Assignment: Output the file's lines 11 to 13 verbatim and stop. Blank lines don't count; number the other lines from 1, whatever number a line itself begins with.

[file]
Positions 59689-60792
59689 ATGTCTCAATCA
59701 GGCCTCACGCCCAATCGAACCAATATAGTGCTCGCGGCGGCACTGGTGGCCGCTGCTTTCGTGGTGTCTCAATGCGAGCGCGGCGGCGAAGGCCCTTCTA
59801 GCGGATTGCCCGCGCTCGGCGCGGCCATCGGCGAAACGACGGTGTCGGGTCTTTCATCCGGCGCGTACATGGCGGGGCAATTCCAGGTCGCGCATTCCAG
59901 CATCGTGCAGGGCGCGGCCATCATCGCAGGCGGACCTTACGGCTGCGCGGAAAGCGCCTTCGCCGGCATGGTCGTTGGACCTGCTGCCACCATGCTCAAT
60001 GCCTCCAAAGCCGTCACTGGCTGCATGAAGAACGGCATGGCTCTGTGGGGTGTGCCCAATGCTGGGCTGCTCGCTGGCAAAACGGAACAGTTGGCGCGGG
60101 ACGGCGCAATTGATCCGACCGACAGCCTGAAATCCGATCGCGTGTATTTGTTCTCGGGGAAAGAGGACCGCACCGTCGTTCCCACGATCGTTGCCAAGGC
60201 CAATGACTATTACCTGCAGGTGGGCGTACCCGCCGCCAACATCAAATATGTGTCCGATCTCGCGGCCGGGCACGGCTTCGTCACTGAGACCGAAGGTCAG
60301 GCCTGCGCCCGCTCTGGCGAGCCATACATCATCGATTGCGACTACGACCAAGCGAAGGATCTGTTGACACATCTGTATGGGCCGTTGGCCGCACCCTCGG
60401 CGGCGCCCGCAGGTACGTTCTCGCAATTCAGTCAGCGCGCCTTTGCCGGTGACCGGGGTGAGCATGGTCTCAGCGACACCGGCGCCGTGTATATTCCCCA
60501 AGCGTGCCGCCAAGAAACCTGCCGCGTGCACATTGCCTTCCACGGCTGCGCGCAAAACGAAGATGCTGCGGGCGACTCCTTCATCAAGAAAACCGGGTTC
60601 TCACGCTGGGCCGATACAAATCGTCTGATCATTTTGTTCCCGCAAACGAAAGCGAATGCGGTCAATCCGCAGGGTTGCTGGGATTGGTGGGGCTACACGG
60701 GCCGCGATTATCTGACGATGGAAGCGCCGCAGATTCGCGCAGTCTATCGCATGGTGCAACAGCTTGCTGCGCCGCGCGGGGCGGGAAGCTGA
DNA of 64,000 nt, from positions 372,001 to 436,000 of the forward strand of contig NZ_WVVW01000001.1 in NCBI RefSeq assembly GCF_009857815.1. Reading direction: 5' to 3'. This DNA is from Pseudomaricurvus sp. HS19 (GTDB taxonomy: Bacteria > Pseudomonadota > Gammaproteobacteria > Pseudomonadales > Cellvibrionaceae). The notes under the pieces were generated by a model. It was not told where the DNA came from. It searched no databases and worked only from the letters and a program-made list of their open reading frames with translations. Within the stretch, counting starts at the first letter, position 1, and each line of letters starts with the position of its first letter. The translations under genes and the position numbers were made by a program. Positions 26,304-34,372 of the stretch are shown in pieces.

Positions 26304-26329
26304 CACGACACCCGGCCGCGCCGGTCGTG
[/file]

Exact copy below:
60501 AGCGTGCCGCCAAGAAACCTGCCGCGTGCACATTGCCTTCCACGGCTGCGCGCAAAACGAAGATGCTGCGGGCGACTCCTTCATCAAGAAAACCGGGTTC
60601 TCACGCTGGGCCGATACAAATCGTCTGATCATTTTGTTCCCGCAAACGAAAGCGAATGCGGTCAATCCGCAGGGTTGCTGGGATTGGTGGGGCTACACGG
60701 GCCGCGATTATCTGACGATGGAAGCGCCGCAGATTCGCGCAGTCTATCGCATGGTGCAACAGCTTGCTGCGCCGCGCGGGGCGGGAAGCTGA